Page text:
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Rules For (Republican) Radicals

 Politico reports on the House Republicans' "strict" new rules:

The new House Republican majority will force lawmakers to vote when they want to raise the nation's debt ceiling, publish committee attendance records, keep former members from lobbying in the House gym and require new mandatory spending to be offset by cuts to other programs.

On the spending front, Republicans plan to implement a series of rules called CUT/GO — a conservative answer to the PAY/GO rules instituted by Democrats. Under CUT/GO, increases in mandatory spending would have to be offset by spending cuts in other programs. Mandatory spending refers to the autopilot portion of the budget covering Social Security, Medicare and other programs designed to make payouts based on eligibility criteria rather than a set dollar figure each year.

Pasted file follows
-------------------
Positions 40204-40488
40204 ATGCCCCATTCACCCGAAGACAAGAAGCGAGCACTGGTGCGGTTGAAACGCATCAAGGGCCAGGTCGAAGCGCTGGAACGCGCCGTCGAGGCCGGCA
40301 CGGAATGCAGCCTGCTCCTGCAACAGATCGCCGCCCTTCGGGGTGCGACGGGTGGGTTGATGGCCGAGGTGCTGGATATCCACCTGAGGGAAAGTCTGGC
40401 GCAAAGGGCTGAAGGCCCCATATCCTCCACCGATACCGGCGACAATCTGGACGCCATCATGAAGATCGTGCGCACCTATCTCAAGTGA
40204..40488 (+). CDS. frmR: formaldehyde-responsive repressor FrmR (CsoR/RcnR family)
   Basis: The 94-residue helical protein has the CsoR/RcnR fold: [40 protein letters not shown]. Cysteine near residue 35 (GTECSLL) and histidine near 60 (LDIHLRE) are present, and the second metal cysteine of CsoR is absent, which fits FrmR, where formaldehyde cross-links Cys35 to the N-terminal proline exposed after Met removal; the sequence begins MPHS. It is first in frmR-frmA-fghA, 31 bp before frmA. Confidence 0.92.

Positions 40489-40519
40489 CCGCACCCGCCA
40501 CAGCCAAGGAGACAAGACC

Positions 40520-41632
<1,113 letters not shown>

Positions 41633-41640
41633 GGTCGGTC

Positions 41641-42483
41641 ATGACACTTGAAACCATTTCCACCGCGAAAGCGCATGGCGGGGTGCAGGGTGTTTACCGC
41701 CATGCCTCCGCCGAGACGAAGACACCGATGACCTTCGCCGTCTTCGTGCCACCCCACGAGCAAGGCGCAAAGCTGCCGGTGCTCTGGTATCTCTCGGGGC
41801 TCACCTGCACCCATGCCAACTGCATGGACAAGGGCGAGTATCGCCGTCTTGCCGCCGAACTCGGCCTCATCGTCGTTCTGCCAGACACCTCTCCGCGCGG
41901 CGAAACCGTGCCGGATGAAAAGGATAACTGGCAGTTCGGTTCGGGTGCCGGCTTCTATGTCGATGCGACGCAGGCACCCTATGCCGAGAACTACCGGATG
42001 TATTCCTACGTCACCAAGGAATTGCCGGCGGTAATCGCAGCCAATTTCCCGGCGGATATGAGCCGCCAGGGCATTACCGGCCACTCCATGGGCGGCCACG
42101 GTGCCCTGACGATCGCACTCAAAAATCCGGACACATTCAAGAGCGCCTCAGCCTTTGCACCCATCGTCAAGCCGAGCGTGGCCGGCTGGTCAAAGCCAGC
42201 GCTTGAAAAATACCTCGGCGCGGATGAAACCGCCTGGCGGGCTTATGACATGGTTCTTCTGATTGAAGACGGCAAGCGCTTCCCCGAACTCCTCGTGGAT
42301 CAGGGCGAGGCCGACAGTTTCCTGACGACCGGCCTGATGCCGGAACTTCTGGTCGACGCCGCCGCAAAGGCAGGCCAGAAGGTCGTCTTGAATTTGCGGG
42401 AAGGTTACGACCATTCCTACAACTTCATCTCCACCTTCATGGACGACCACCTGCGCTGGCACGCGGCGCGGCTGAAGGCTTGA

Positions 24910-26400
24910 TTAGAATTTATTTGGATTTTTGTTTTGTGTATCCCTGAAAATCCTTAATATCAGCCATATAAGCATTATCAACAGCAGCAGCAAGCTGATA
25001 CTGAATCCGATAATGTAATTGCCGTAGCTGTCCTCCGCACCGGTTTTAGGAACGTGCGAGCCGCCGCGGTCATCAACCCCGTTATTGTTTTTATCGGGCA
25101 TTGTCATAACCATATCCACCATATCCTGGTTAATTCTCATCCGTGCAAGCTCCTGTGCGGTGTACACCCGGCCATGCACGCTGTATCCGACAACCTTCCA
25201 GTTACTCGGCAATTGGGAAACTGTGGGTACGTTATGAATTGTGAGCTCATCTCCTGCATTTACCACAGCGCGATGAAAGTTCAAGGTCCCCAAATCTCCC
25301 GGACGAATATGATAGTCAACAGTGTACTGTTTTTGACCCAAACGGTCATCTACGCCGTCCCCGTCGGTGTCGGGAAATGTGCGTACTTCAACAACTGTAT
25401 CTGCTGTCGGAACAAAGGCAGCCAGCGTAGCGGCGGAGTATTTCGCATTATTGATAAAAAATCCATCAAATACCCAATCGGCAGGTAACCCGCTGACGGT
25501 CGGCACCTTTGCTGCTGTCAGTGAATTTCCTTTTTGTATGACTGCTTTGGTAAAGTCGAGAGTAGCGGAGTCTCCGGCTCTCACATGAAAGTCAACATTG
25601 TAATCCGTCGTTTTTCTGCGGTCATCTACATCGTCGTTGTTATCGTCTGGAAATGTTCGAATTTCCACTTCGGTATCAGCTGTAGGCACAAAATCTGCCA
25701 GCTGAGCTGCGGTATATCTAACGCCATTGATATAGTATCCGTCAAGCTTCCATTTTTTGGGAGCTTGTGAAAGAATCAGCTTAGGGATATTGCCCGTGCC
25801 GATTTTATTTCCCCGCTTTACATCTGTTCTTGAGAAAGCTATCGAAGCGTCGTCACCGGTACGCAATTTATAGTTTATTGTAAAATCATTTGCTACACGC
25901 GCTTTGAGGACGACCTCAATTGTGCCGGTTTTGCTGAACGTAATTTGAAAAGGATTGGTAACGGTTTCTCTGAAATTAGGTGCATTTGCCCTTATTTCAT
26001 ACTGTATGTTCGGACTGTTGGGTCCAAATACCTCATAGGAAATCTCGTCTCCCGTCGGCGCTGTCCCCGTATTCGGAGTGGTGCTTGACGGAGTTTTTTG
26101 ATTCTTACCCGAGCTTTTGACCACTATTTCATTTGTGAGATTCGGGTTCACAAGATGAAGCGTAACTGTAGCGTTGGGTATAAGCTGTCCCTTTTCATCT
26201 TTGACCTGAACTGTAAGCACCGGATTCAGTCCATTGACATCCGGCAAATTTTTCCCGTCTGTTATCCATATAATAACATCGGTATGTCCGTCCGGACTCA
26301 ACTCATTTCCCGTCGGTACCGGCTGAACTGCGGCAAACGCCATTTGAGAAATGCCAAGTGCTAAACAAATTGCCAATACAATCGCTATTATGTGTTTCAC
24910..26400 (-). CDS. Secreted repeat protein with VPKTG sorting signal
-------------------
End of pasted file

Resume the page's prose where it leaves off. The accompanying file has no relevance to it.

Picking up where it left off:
Under CUT/GO, offsets could not be achieved by raising taxes, according to the summary.

This is not a strict new rule. This is a slackening of an existing rule.

The old rules, created under the highly successful 1990 deficit reduction deal between George Bush and (mostly) Democrats in Congress, any new entitlement spending or tax cuts had to be offset with entitlement cuts or higher taxes. Republicans hated this rule, and suspended it in 2001, allowing them to pass a series of tax cuts and spending hikes without any offsets. Democrats reinstated the rule in 2006, leaving a loophole for the Bush tax cuts.

Republicans have now eliminated it again. But instead of new rule, they have a rule that spending hikes must be offset with spending cuts. Under the old rule, if you wanted new spending, you had to either raise taxes or cut other spending. Now you can only cut spending.

More importantly, the GOP new rules mean that new tax cuts do not require any offsets at all. Which is to say, they are replacing a rule that prevented policies that add to the deficit with a rule that enables policies that add to the deficit. They may call that "strict," but it is the opposite.